Published studies thus far all point to improved asthma control in those with asthma and obesity who are losing weight. And when patients lose weight through bariatric surgery, the improvements seen are even more dramatic; these include significant improvements in asthma severity, decreased use of asthma medications, less shortness of breath, improved ability to exercise and fewer hospitalizations due to asthma flare-ups. These improvements in asthma are mostly due to better symptom control versus documented improvements in actual airway inflammation so commonly seen in asthma.

Whether through diet and exercise or surgery, weight-loss is now the recommended therapeutic goal in patients affected by obesity wanting better asthma control.

What else can be done to prevent and treat asthma flare-ups?

Work with your healthcare provider to get an asthma action plan that outlines how to prevent asthma attacks and how to treat asthma flare-ups through medication therapy and other lifestyle modifications.

Know your asthma triggers and how to avoid them.

Common triggers may be:

      • Cigarette smoke
      • Airborne pollen from trees
      • Grass and weeds
      • Pet dander
      • House dust
      • Mold spores from damp areas in the house
      • Exercising in the cold

Avoid triggers by:

      • Not smoking and staying away from others who smoke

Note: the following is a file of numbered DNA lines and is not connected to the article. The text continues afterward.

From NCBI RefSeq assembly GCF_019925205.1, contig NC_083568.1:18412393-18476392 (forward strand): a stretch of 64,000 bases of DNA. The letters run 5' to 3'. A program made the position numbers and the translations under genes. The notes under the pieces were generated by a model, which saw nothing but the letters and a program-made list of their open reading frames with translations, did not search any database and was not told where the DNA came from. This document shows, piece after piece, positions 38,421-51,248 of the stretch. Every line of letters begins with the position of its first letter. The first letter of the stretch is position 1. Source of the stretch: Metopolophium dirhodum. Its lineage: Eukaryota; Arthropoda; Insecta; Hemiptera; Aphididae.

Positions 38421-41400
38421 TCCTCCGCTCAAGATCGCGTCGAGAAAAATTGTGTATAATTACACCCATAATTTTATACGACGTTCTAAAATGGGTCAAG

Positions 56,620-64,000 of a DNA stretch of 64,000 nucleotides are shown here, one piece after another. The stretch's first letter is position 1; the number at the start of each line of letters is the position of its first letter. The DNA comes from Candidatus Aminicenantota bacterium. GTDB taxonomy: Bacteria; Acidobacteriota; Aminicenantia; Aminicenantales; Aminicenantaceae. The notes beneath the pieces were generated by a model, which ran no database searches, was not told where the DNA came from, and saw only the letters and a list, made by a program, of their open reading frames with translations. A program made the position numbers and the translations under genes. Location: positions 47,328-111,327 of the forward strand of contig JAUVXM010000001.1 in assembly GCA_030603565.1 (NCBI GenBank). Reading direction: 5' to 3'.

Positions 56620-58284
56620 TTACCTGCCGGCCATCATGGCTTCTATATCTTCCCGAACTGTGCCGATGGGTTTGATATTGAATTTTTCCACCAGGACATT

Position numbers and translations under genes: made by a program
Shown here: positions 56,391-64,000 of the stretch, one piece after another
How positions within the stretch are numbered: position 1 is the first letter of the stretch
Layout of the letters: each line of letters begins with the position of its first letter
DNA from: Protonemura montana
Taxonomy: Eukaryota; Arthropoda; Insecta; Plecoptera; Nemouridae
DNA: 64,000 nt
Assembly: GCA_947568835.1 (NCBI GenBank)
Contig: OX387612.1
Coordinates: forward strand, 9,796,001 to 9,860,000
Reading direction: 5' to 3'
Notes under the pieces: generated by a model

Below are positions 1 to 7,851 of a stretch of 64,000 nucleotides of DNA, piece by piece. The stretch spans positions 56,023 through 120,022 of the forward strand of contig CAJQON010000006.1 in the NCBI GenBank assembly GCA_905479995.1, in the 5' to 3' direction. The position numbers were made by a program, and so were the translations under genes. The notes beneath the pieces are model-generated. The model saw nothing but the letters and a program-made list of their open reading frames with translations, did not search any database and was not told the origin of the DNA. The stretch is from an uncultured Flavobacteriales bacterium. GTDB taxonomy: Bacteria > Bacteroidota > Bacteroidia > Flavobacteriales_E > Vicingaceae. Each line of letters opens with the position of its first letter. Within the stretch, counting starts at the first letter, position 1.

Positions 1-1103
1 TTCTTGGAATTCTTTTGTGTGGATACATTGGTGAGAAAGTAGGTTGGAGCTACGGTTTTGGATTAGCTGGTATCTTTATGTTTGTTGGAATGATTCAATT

• Using air conditioning and keeping windows closed during pollen season
      • Minimizing dust especially at nighttime by encasing mattress and pillows in dust-proof covers
      • Using flooring instead of carpeting
      • Using window treatments that are washable
      • Keeping damp areas in bath and kitchen clean and free of mold spores
      • Avoiding pets with fur or feathers and having pets regularly bathed
      • Cleaning home regularly, wearing mask if affected by dust
      • Covering mouth or wearing face mask if exposure to cold is a problem
What are some healthy lifestyle behaviors that are prudent to follow?
      • Get regular exercise which can strengthen your heart, lungs and immune system
      • Control your weight and don’t gain weight
      • Choose low-energy dense fruits and vegetables which are packed with antioxidants
      • Talk to your healthcare provider about controlling heartburn symptoms, which can worsen asthma symptoms
      • Reduce stress through deep breathing relaxation techniques, meditation or yoga
      • Practice good hand washing techniques to decrease chances of catching colds or respiratory infections that can cause asthma flare-ups
      • Follow your healthcare provider’s advice regarding getting flu shots

It has been established that weight gain and obesity make asthma control more difficult while losing weight universally improves asthma symptoms. Still, further research is needed to clarify the complex, multifactorial relationship between obesity and asthma.

About the Authors:
Nancy Kushner, MSN, RN, is a nurse practitioner, health writer and co-author of Dr. Kushner’s Personality Type Diet and Counseling Overweight Adults: The Lifestyle Patterns Approach and Toolkit.
Robert Kushner, MD, is Clinical Director of the Northwestern Comprehensive Center on Obesity in Chicago, Professor of Medicine, Northwestern University Feinberg School of Medicine, Past President of The Obesity Society, author of more than 160 scientific articles on obesity and nutrition, and author of Dr. Kushner’s Personality Type Diet, Counseling Overweight Adults: The Lifestyle Patterns Approach and Toolkit and Fitness Unleashed: A Dog and Owner’s Guide to Losing Weight and Gaining Health Together.